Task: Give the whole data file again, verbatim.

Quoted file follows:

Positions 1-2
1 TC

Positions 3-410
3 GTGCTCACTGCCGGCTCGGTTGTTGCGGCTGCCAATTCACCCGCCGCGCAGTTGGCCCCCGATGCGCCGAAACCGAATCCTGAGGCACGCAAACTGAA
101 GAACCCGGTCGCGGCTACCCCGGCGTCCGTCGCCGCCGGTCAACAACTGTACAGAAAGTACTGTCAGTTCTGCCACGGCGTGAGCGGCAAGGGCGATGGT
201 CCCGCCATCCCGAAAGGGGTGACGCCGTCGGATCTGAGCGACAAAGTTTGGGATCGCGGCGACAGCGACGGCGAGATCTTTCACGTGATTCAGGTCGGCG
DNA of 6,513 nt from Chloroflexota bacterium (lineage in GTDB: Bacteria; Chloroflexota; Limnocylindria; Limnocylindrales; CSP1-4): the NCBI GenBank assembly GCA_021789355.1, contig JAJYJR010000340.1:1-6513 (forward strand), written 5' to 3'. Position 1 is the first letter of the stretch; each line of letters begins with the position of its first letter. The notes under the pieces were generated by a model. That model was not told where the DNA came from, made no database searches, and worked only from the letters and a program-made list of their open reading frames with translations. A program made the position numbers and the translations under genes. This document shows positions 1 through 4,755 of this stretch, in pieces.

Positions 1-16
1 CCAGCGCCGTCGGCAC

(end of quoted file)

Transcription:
Positions 1-2
1 TC

Positions 3-410
3 GTGCTCACTGCCGGCTCGGTTGTTGCGGCTGCCAATTCACCCGCCGCGCAGTTGGCCCCCGATGCGCCGAAACCGAATCCTGAGGCACGCAAACTGAA
101 GAACCCGGTCGCGGCTACCCCGGCGTCCGTCGCCGCCGGTCAACAACTGTACAGAAAGTACTGTCAGTTCTGCCACGGCGTGAGCGGCAAGGGCGATGGT
201 CCCGCCATCCCGAAAGGGGTGACGCCGTCGGATCTGAGCGACAAAGTTTGGGATCGCGGCGACAGCGACGGCGAGATCTTTCACGTGATTCAGGTCGGCG
DNA of 6,513 nt from Chloroflexota bacterium (lineage in GTDB: Bacteria; Chloroflexota; Limnocylindria; Limnocylindrales; CSP1-4): the NCBI GenBank assembly GCA_021789355.1, contig JAJYJR010000340.1:1-6513 (forward strand), written 5' to 3'. Position 1 is the first letter of the stretch; each line of letters begins with the position of its first letter. The notes under the pieces were generated by a model. That model was not told where the DNA came from, made no database searches, and worked only from the letters and a program-made list of their open reading frames with translations. A program made the position numbers and the translations under genes. This document shows positions 1 through 4,755 of this stretch, in pieces.

Positions 1-16
1 CCAGCGCCGTCGGCAC